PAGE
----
Texas dropping bait along U.S.-Mexico border to vaccinate animals for rabies

Texas
Packages of rabies oral vaccines (Texas Department of State Health Services Photo)

Packages of rabies oral vaccines (Texas Department of State Health Services Photo)

AUSTIN (KXAN) — A program in its 27th year will once again drop bait laced with an oral rabies vaccine along the U.S.-Mexico border to help vaccinate animals in the area against the deadly disease.

On Monday, the Oral Rabies Vaccination Program started flights from Zapata. In the next two weeks, aircraft flying out of there, Del Rio and Alpine-Casparis will drop 1.15 million baits from the air to 19 counties along the border. Meanwhile, at the end of January, people working in public health in El Paso and South Texas will drop off more vaccine baits from the ground.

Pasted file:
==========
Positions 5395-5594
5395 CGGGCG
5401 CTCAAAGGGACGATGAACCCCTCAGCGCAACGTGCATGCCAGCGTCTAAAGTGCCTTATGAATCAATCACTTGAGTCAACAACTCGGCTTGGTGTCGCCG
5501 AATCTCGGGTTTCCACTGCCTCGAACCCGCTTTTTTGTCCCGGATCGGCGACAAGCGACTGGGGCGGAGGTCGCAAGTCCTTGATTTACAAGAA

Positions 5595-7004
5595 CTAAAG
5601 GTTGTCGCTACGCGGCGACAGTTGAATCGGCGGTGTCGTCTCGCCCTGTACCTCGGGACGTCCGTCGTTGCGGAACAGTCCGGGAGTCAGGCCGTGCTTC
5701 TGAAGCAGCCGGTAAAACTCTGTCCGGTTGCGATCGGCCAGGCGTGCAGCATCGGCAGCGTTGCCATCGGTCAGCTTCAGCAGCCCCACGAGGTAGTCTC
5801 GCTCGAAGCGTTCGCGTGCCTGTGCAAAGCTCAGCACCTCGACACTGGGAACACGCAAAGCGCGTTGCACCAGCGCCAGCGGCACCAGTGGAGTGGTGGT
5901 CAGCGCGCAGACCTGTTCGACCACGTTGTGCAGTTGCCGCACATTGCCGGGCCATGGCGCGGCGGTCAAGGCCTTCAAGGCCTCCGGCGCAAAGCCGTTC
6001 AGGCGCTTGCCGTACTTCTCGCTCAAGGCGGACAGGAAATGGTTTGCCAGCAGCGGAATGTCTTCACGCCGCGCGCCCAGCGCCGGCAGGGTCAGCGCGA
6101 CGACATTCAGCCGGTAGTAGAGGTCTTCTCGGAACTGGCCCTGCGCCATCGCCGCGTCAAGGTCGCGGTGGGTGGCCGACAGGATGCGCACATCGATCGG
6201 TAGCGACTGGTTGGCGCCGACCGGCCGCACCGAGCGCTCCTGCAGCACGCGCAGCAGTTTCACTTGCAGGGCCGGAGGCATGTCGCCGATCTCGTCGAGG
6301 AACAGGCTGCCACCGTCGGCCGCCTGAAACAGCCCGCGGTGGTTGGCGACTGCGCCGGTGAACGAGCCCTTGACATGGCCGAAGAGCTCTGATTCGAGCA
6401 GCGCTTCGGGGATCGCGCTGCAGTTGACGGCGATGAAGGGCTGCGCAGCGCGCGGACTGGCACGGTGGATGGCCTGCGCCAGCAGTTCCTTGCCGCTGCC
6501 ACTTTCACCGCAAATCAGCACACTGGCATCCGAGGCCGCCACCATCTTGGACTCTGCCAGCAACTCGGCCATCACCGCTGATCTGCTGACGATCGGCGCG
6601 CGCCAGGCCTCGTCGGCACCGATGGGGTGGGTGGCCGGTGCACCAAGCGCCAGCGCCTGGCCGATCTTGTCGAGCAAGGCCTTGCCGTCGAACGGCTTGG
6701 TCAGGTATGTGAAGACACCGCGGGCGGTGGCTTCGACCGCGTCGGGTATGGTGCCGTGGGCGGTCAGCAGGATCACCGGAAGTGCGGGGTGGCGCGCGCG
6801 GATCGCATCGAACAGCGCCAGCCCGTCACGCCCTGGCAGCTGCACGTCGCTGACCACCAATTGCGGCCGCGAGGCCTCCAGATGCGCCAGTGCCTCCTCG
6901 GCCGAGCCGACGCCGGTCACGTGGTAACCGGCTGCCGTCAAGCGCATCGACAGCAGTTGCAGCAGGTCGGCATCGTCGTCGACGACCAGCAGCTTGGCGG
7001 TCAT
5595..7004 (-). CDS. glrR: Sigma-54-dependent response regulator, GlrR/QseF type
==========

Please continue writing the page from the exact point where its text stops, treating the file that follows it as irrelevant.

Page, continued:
The baits are small, plastic packets that have been dipped in fish oil and coated with fishmeal, according to the Texas Department of State Health Services. It says the vaccine is safe for a wide-variety of species.

“Neither humans nor animals are in danger of developing rabies if they are exposed to the vaccine,” DSHS said, adding that the disease is normally spread after people or animals are bitten by an infected animal and that it’s usually fatal for those that develop symptoms.

Money for the $2 million program comes from the State of Texas and the USDA Animal and Plant Health Inspection Service/Wildlife Services.

The first year of the program was 1995, when Texas experienced an outbreak of rabies caused by a dog/coyote variant that led to 122 cases in 1994. By 2000, there were zero cases, and have only been two since then, both along the southern border. In 1996, the state did the same program in response to a gray fox rabies outbreak.

Texas concentrates its efforts on the border to vaccinate migrating wildlife and keep it from reintroducing strains that have been squashed. Bats and skunks are the most common sources of rabies in the state.

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